The end of search is a theme that’s been talked about a lot in the past – as long ago as in Feb 2008, Ben Kunz of Media Associates produced a series of graphs from Google Trends showing that search volumes were significantly down for a range of what you might call staple terms – music, furniture, office supplies etc.
Some of it is wishful thinking as many of us wish for the age of Google to start drawing to a close (whether the age of Facebook is any better is of course a different matter altogether).
And the latest Nielsen search stats from the US show that Google is as dominant as ever, controlling almost 2/3 (64.2%) of the search market – a share that’s hardly changed since last year, despite all the new bells and whistles that Microsoft’s Bing (on 13.6%) has been rolling out.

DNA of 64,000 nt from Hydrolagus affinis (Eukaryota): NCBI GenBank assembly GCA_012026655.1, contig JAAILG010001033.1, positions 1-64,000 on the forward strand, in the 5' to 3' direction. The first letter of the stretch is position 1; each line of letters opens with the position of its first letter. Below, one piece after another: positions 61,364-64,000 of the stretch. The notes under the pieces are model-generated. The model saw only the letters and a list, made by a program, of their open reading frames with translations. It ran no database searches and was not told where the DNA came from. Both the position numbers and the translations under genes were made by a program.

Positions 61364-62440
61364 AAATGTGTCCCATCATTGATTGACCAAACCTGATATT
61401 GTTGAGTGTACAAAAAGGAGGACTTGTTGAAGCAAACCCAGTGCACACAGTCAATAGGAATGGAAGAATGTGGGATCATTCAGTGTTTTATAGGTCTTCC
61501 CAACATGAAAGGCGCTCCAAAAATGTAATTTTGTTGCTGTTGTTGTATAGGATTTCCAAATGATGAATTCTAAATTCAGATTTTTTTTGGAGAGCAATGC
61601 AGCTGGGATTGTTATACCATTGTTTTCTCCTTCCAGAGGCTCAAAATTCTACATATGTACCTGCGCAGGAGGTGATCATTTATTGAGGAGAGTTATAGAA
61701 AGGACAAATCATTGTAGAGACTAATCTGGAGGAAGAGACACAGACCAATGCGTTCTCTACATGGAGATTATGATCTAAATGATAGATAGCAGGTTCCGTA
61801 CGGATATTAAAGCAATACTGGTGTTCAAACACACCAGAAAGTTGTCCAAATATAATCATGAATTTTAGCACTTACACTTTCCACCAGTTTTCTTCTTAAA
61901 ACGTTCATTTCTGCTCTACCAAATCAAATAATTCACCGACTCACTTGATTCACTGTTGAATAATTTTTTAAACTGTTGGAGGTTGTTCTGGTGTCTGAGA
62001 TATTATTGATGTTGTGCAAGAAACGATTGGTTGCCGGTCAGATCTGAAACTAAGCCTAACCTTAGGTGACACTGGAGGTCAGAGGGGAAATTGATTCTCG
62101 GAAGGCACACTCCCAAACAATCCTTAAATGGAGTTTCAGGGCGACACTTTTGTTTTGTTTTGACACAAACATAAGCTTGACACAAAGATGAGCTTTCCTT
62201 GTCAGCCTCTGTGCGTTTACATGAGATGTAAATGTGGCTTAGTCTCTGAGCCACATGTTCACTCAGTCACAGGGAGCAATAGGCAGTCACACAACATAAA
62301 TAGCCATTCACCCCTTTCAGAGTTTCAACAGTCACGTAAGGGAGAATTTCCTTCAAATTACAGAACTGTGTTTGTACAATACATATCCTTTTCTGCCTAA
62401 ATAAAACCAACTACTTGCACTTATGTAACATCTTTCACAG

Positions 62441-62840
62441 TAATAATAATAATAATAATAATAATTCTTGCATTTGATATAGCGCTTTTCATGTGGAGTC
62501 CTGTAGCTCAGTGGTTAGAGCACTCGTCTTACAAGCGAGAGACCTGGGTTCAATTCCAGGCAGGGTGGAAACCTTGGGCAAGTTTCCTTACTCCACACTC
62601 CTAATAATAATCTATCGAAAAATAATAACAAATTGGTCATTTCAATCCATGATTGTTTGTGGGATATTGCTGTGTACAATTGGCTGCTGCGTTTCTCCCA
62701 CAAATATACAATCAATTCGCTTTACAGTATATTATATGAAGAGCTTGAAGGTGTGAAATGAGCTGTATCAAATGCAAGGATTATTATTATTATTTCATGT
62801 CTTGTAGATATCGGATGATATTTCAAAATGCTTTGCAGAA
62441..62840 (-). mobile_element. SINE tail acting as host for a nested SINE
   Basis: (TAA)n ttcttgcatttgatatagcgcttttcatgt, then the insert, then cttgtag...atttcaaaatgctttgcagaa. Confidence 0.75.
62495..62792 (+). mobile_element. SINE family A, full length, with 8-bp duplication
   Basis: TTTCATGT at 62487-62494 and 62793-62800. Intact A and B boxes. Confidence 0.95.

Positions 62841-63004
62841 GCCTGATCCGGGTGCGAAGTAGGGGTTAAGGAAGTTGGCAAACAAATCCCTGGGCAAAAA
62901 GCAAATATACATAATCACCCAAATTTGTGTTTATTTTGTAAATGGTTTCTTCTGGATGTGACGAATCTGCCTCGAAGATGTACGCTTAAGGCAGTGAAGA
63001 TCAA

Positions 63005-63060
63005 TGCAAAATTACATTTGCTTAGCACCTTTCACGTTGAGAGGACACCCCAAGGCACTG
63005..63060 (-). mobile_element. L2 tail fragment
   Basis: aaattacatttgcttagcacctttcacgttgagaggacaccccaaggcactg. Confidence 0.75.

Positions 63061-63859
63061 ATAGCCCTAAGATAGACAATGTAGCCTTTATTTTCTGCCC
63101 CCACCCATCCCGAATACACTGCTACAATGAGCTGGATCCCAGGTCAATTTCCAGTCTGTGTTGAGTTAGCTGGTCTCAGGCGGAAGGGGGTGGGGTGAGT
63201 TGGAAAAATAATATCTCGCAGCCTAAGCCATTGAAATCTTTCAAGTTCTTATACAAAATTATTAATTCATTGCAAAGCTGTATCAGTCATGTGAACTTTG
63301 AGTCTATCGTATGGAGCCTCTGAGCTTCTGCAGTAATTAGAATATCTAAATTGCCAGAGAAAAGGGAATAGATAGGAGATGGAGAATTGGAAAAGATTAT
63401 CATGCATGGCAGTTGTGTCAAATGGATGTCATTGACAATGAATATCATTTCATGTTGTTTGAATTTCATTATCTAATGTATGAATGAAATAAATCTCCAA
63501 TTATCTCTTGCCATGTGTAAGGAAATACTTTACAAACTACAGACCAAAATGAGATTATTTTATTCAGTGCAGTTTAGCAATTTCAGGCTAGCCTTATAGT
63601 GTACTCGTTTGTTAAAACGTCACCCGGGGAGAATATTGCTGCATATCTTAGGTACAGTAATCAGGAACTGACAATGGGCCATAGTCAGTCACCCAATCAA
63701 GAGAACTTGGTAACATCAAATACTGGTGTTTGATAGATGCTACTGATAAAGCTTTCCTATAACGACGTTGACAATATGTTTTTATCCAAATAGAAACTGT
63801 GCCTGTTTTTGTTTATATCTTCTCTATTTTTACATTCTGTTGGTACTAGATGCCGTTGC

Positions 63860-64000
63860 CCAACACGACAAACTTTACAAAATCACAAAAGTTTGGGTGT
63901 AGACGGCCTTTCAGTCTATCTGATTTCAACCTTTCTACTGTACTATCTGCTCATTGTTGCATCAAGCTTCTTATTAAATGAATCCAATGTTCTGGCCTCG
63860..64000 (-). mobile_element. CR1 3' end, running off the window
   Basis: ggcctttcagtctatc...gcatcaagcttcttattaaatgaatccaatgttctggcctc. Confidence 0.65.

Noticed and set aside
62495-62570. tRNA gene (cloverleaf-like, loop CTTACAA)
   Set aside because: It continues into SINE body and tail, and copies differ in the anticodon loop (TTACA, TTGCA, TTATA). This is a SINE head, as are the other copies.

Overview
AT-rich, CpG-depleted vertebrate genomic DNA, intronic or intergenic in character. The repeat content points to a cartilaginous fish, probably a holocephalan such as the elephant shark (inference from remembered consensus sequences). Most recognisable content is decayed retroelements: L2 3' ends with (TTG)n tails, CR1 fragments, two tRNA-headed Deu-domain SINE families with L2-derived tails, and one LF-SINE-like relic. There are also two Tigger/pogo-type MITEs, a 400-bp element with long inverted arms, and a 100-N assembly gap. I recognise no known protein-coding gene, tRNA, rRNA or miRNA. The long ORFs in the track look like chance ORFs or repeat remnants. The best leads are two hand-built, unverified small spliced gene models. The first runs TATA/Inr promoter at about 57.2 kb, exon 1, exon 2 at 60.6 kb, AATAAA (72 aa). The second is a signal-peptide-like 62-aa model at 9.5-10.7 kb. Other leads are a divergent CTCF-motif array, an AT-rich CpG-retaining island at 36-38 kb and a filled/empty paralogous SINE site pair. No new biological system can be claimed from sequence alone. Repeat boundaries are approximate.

It’s the second table however that makes for more interesting reading. Over the past year, search activity is down 16% – 17% in the case of Google. Yahoo! (-30%) performed particularly badly, though despite it’s still small share Bing (+28%) has done well. So all those extra features are paying off after all.
OK, so with almost nine million searches being conducted in the US in July, search is certainly not dead. But a drop of close to a fifth year on year is still significant, and one explanation has to be that people get more and more of what they need and want via social media. There is that research from earlier in the year after all about Facebook now driving more traffic to major news and entertainment portals than Google.
At the very least it reinforces what Comscore found last year – that search and social media campaigns now need to work very much in tandem, with a paid search campaign supported by social activity being 2.23x more effective than if conducted on its own.